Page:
Red Bull criticized for posting video of a stunt on Kennedy Lake

Doug Williams
 
mmc-news.com
mmc-news.com

The stunts and amazing challenges performed by the athletes and daredevils under the sponsorship of Red Bull have long been inspiriting youths all over the world.

 

However recently an event on US-Canada border has sparked outrage amongst fans and environmentalists alike. The said event involved starting a gas fire on a serene British Columbia Lake much loved and protected by the local environmentalists.

The outrage was so immense that Red Bull had to take the emergency measures and had to take down the latest instalment of its show Who is Job: A show that features the stuntman, Jamie O’Brien. The step was taken by the organization as a result of a huge influx of complaints on social media and backlash citing poaching and polluting the environment.

The show included everything that a Red Bull challenge lover would love to watch however the timing and placement of the stunt were at odds and as a result, the episode was taken down. In the show a group of surfers including Jamie O’Brien can be seen jumping over a flaming log right in the middle of the famous Tofino Kennedy Lake; later in the show O’Brien holds up a dead fish and eats it whole calling it the ‘Canadian Sushi’.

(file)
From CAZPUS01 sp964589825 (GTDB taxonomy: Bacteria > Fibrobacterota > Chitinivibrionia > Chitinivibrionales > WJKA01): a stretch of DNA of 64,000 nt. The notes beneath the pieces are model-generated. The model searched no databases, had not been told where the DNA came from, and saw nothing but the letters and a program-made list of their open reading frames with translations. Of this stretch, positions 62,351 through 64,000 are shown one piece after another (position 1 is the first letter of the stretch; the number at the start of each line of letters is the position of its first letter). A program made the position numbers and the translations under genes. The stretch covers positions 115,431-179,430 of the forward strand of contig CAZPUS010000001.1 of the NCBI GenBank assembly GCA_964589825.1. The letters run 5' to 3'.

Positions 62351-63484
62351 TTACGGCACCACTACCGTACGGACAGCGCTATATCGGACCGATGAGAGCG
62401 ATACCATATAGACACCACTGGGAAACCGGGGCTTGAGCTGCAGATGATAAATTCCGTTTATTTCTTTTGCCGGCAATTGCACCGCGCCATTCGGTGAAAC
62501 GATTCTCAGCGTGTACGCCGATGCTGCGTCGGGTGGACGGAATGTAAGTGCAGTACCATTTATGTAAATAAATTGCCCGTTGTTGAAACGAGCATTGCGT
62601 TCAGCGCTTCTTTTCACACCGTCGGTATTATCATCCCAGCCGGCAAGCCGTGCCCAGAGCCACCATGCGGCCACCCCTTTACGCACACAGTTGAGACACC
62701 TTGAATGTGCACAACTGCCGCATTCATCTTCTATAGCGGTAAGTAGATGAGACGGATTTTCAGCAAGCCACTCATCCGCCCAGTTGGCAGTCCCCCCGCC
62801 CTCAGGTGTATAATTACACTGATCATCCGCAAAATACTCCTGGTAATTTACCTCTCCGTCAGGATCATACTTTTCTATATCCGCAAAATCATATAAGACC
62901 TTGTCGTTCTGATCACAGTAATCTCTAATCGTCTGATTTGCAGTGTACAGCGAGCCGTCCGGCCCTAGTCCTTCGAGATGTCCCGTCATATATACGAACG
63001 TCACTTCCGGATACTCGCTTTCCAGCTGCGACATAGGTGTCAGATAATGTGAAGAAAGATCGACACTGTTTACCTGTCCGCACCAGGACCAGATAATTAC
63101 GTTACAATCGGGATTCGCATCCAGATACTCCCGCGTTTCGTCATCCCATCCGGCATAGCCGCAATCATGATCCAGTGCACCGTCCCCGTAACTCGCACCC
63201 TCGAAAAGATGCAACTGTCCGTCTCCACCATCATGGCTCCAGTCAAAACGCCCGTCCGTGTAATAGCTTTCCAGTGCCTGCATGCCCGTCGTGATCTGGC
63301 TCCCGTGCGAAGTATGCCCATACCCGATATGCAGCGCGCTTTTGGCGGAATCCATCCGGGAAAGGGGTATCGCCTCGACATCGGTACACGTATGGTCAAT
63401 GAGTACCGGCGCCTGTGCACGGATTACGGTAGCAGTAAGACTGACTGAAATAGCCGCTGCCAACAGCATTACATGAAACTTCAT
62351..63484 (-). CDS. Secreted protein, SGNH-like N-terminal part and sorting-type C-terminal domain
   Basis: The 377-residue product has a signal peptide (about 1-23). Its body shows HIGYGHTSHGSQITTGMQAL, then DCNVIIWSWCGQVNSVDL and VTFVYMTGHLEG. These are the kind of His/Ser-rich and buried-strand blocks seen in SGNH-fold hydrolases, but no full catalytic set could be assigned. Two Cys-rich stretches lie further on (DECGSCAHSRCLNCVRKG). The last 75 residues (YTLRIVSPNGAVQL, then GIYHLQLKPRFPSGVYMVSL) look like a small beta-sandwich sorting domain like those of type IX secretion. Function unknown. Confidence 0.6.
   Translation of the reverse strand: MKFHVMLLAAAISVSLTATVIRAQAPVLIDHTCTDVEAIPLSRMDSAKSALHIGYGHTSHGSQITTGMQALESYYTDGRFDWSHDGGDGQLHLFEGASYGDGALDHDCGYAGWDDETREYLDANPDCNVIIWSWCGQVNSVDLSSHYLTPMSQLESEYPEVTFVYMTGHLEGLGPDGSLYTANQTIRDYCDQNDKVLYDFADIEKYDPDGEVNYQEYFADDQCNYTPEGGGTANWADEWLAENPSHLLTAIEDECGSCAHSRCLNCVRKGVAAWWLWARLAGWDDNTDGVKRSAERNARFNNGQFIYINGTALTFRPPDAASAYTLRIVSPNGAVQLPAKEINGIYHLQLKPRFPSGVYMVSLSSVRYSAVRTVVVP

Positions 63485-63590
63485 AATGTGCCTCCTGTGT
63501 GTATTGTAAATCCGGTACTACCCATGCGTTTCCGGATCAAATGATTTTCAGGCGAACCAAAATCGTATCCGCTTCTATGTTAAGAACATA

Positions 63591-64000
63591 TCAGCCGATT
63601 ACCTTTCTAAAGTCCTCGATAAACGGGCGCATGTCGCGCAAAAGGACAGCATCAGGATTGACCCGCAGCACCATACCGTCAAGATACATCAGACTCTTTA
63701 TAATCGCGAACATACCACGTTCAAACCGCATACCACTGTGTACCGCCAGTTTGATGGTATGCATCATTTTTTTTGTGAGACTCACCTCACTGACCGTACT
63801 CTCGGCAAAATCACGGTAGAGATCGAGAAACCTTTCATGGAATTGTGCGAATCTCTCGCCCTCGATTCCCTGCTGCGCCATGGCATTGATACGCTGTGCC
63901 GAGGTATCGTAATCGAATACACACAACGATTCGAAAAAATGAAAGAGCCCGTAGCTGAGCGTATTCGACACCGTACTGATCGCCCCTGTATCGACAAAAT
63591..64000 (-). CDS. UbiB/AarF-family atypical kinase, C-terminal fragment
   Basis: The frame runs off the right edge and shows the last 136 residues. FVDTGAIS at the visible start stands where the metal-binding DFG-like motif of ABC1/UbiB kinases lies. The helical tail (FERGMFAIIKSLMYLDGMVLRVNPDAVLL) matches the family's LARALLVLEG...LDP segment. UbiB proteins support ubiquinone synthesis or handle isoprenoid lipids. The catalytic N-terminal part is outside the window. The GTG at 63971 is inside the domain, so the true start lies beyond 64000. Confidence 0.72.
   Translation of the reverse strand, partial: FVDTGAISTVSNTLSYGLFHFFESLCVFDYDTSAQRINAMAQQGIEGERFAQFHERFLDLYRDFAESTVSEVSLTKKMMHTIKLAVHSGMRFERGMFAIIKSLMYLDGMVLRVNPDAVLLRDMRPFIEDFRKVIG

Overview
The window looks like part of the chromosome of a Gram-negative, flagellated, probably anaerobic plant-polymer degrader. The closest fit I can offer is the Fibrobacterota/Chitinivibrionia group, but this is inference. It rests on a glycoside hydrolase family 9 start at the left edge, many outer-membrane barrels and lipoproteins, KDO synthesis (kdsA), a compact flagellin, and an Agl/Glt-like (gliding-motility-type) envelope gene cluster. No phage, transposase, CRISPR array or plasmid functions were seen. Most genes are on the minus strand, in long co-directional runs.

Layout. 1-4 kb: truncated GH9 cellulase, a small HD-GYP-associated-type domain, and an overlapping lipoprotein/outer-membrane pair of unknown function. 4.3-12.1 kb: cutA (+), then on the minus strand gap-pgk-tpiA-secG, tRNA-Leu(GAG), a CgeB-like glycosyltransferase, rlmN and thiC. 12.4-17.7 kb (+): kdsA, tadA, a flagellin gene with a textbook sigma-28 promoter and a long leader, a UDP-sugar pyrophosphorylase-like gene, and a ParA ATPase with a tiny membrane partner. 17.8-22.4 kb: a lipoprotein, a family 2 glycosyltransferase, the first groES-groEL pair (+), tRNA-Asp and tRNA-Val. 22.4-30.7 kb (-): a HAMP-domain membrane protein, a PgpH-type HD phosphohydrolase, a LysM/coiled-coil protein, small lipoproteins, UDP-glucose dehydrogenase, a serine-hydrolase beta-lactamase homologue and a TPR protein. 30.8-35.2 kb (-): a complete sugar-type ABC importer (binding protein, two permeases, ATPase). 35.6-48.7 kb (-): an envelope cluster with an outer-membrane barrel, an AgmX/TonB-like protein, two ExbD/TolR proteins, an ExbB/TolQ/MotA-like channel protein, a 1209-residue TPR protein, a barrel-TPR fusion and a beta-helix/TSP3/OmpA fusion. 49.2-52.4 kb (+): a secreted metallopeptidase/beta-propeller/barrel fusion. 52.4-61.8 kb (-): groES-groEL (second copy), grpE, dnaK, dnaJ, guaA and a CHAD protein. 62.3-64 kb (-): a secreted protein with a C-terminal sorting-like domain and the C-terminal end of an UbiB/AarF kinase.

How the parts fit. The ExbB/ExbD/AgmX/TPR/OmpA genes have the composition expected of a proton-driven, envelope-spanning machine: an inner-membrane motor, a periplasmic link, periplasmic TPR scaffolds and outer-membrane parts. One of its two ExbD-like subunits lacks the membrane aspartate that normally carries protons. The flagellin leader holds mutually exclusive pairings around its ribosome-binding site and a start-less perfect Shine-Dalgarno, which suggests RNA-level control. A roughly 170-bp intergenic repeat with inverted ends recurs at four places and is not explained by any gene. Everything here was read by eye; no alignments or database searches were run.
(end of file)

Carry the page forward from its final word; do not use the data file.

The said episode of the Who is Job was first published on Red Bull’s website and Facebook page on August 20, but was taken down shortly after. Soon after the episode was made public, the initial response was one of awe and anger on Twitter and Facebook. The main voice against the stunt the contributed towards taking down of the video was a fisherman and Tofino local environmentalist Josh Temple. Temple was perhaps the first local person who quickly launched a campaign against the event and started speaking to local media outlets about the stunt.

Speaking about his initial reaction Temple said that after seeing the performers lighting up the log with fire and gas and then later eating raw fish filled him with outrage and forced him to take action against this distasteful so called stunt.

The use of harmful accelerants was not apparent in the clip; however, Temple was determined that he had met a number of locals who saw the crew using gasoline to start the fire on the log which was later used in the stunt.

Patrice Radden who is the Director of Red Bull Corporate Communications released a statement to the online magazine that the controversial stunt on Kennedy Lake was filmed in the spur of the moment by a videographer that Red Bull had hired earlier to film O’Brien. However, Radden asserted that the it was later reported to the organization that the said stunt was never approved by BC Parks which made it an illegal act, and that the organization regrets the posting of the video on its website and Facebook page.

 

 
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